Thursday, May 11, 2017

Mark Thompson: The Jesmond Consecration

In October 1517 Martin Luther began a revolution. He had not intended to do so. His concern was that the church he loved might see the danger it was in and make a stand with him on the teaching of Scripture. It was a rather innocuous act at first sight, the posting of notice of a university debate. Yet the reaction to Luther's 95 theses and the subsequent action of this faithful Christian leader in the church and university of Wittenberg demonstrated quite clearly the determination of the institution, the entire hierarchical structure extending to the Pope in Rome, to resist reformation and to continue on its path of false teaching and unfaithful practice. They would not stand with him but opposed him with every weapon in their armoury. Before long, Luther and those around him would need to train and authorise faithful leaders for the churches in Germany and elsewhere. When the institution had failed so badly and was so demonstrably committed to directions contrary to the word of God, something needed to be done. They could no longer wait for the institutional structures to embrace reform and sit again under the word of God come what may. Desperate times call for desperate measures.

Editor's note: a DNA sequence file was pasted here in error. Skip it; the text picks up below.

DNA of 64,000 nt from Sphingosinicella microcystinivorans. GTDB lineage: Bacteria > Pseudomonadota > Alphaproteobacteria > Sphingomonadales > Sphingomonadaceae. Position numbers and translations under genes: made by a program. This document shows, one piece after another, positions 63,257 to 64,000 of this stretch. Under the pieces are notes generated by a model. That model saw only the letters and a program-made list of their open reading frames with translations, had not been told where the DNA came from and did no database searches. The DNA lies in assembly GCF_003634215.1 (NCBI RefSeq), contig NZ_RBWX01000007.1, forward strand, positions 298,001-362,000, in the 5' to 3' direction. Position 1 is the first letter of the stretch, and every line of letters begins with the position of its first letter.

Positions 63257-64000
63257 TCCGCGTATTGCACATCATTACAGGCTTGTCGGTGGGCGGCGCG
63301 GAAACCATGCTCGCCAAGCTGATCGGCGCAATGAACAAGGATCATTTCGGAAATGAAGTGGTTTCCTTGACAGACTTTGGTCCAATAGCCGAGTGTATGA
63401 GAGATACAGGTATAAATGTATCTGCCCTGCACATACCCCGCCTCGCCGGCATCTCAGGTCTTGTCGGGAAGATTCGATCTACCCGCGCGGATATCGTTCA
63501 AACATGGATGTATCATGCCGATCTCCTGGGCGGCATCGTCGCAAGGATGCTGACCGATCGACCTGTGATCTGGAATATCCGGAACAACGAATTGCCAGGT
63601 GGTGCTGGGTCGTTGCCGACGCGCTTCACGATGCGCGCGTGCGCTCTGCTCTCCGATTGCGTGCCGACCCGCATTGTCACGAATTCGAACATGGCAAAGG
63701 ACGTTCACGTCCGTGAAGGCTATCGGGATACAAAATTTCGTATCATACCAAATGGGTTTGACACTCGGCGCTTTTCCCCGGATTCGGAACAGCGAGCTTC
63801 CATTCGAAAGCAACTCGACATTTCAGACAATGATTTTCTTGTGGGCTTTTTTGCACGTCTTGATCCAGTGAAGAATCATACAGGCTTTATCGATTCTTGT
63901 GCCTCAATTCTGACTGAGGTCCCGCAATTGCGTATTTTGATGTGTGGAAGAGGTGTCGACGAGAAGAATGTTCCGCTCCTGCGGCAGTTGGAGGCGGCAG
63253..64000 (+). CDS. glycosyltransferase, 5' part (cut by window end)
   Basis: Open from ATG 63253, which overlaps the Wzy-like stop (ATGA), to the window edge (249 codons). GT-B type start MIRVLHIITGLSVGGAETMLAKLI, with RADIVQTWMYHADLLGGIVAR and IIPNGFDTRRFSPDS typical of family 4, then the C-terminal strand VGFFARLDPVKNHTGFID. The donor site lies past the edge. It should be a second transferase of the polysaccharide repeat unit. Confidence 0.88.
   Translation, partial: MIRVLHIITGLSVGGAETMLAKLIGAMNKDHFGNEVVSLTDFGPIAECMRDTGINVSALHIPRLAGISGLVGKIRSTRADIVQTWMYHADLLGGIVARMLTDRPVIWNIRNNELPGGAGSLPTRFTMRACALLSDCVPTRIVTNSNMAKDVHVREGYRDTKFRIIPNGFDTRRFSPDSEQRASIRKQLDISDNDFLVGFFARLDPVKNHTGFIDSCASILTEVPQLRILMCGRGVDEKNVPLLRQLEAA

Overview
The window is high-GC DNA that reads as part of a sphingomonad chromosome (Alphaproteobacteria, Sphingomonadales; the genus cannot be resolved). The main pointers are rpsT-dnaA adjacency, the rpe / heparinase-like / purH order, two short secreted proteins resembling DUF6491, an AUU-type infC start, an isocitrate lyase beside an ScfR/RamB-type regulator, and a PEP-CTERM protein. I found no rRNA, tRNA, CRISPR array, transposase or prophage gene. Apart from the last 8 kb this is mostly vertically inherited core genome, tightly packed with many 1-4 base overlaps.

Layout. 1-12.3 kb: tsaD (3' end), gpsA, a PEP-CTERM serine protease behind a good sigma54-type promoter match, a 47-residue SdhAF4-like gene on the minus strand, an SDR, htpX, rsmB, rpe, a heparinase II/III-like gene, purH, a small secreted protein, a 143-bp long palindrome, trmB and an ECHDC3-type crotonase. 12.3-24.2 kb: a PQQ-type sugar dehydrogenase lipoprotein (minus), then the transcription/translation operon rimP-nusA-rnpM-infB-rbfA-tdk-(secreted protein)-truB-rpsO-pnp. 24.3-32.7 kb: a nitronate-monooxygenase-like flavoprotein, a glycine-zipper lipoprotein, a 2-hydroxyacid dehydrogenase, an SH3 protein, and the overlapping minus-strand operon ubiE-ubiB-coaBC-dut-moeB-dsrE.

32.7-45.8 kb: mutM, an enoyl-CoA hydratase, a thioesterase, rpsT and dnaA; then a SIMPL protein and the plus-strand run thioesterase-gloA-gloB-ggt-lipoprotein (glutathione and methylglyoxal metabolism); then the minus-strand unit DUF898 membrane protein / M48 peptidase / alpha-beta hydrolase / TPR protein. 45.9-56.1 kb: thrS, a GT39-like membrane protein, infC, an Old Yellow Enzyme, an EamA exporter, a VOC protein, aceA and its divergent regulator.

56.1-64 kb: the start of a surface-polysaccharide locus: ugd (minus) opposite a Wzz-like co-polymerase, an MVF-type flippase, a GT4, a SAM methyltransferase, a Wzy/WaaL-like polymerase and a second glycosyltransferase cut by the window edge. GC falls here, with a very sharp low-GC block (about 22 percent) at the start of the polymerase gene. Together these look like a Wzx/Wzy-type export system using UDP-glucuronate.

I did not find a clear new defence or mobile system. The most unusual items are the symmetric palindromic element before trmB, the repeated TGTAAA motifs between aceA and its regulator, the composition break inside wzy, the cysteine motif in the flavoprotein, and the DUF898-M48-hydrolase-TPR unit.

500 years on there are places all over the world where a new reformation is sorely needed. The Church of England is a case in point. There are many faithful men and women within the Church of England who teach, believe, and live out the teaching of the Bible. There are many faithful vicars and church workers and at least one faithful theological college where men and women are trained for a biblical ministry in the Church of England. There are even a few biblically faithful, godly, evangelistically-minded bishops in the Church of England. The picture is certainly not uniformly black. Yet for decades the structures of the Church of England have proven resistant to reform in the light of the Scriptures. Unbelief and immorality are not challenged but excused and, more recently, embraced. When the faithful are attacked for seeking to live out the same quiet, biblical faith as the sovereign, they find little support from the hierarchy of the Church of England, and whatever support they do receive is heavily qualified. The leadership is powerless or unwilling to act. When the faithful have cried out for protection against the predatory liberalism within the Church of England, which masquerades as tolerance and sophisticated broad-mindedness, little or nothing is done. Quietly the stranglehold of unbelief on the structures of the Church of England gets tighter and tighter. The disdain with which evangelical churches and institutions are treated is obvious and the subtle and not so subtle attempts to pressure them into conformity have continued to increase. The nation needs to be re-evangelised and meanwhile the bishops seem entangled in endless debates about legalities and how they might baptise the cultural consensus. Desperate times call for desperate measures. Read More

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